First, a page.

With an eye on general elections next year, India has announced several populist measures that include a health insurance program for 500 million people, and billions of dollars for rural development and affordable housing in its annual budget.
Finance Minister Arun Jaitley said the measures aimed at improving “ease of living” for citizens, the vast majority of whom live in rural areas.
The announcements came amid widespread rural distress due to falling crop prices. Several farmers protests, sometimes violent, took place last year.
In a country where two thirds of the 1.3 billion people depend on agriculture, there are growing worries the anger in the countryside will pose a challenge for Prime Minister Narendra Modi’s Hindu nationalist government when it seeks reelection next year.
Saying “my government is committed to the welfare of the farmers,” Finance Minister Arun Jaitley added the government would focus on building rural infrastructure such as roads and irrigation projects, as well as opening new agricultural markets to help farmers get better prices for their crops.
Jaitley promised to sharply increase the price at which government buys food grains for its stocks and said that agricultural trade, which is restricted, will be liberalized to allow farmers direct access to markets.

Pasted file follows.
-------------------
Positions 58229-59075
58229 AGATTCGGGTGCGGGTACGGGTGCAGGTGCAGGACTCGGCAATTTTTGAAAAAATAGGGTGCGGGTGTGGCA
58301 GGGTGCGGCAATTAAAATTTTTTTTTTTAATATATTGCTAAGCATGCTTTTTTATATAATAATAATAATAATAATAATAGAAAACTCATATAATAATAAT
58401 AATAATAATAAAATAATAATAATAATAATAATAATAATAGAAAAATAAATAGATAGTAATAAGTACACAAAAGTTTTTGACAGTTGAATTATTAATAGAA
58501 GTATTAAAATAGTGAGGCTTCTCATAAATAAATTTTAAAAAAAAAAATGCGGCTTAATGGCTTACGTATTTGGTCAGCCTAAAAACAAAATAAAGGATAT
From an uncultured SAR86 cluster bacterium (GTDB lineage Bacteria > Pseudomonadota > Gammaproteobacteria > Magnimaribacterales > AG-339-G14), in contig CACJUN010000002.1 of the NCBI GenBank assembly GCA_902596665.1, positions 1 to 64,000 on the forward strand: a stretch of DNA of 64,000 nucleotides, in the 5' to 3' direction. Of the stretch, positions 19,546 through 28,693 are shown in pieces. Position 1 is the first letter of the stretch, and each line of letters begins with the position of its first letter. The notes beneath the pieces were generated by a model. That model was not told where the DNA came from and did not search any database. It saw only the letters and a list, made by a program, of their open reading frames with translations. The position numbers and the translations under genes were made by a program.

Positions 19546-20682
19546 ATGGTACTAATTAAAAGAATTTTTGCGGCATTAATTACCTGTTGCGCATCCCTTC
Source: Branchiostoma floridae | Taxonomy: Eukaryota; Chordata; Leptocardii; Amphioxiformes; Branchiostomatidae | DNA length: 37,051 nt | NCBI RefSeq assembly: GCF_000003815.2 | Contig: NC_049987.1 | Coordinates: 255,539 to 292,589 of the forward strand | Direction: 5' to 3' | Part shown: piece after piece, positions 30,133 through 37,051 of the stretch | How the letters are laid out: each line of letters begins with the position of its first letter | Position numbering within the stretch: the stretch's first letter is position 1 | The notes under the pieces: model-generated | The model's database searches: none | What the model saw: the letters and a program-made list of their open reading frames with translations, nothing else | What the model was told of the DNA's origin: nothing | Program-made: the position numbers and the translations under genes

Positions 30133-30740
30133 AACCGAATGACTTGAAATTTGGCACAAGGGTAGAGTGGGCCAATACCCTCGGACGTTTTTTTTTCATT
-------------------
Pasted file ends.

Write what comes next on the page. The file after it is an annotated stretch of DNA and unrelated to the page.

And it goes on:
“We consider agriculture as an enterprise and want to help farmers to produce more from the same land parcel at lesser cost, and simultaneously realize higher prices for their produce,” he said.
Much attention was also focused on the health insurance plan unveiled by the government, which Jaitley called the “world’s largest.” It aims to give medical coverage of about $7,800 to 100 million poor families annually.
The measure is significant in a country where poor people are often forced to sell their assets, such as land and jewelry, to pay for healthcare. Government hospitals, which provide free medical facilities are inadequate and overcrowded, and private hospitals are usually unaffordable for lower income groups, who seldom have health insurance. The government also said it would build more health centers in rural areas.
Prime Minister Narendra Modi said the budget would spur the country’s development. “It is farmer-friendly, common-man friendly, business environment friendly and development-friendly.”
Jaitley said economic growth, which witnessed a downturn last year, was picking up and Asia’s third largest economy was “firmly on path to achieve eight percent plus growth soon.”
But even as the government is making its massive outreach to rural areas, there are worries that it also faces growing disaffection because it has been unable to meet its pledge to create millions of jobs for India’s young population. It was a key plank that catapulted Modi to power in 2014.